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The Geography of Innovation: Regional Technological Spillovers

Staff members involved: Michael Storper|, Jung-Won Sonn (joining department this year)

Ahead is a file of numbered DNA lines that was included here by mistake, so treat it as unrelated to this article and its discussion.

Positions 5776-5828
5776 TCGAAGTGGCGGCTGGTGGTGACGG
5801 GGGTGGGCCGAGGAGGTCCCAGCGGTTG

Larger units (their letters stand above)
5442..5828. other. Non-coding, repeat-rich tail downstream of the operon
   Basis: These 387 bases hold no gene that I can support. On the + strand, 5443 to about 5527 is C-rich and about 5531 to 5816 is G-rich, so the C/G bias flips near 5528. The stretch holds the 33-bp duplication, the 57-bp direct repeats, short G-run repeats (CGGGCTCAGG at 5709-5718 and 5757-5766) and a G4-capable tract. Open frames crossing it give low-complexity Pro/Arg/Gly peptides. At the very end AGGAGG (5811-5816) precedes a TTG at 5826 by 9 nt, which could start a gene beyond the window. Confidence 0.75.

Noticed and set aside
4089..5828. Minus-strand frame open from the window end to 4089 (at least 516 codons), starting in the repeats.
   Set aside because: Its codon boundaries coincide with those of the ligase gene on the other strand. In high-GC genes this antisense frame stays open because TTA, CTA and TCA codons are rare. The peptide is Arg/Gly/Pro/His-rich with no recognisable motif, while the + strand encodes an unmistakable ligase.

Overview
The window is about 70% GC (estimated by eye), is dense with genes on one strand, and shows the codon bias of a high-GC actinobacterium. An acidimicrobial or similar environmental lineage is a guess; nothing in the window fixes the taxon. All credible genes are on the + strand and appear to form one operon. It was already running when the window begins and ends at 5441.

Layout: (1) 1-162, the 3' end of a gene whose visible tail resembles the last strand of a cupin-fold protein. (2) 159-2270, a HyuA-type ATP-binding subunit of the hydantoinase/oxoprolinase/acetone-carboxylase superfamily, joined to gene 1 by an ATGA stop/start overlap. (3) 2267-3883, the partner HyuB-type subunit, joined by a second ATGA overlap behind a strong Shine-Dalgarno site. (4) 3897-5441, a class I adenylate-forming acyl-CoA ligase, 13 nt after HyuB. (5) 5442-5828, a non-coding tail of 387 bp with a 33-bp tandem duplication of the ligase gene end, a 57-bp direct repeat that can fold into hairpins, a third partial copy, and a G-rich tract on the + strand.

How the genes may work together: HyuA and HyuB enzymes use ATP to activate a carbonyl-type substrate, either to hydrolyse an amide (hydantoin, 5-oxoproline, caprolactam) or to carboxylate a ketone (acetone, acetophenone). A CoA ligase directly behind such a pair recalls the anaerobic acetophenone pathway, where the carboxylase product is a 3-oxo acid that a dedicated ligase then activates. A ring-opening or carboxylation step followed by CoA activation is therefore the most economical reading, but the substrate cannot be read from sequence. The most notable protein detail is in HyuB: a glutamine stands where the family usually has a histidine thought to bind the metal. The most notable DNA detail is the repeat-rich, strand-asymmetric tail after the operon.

Knowledge and innovation are unevenly distributed across geographical space and have become major factors in the development of regions. Recent research has also found that geographical proximity between the actors in generating innovations may play a role in how much innovation takes place. But there is no research that shows whether the role of geographical proximity between innovators has increased over time. Using the US patent database, we are investigating changes in the role of geographical proximity from the 1970s to the present. Preliminary results show that, indeed, the role of proximity at the US metropolitan level has increased substantially. Further research will refine this result and investigate it at the sectoral and "technology field" level.

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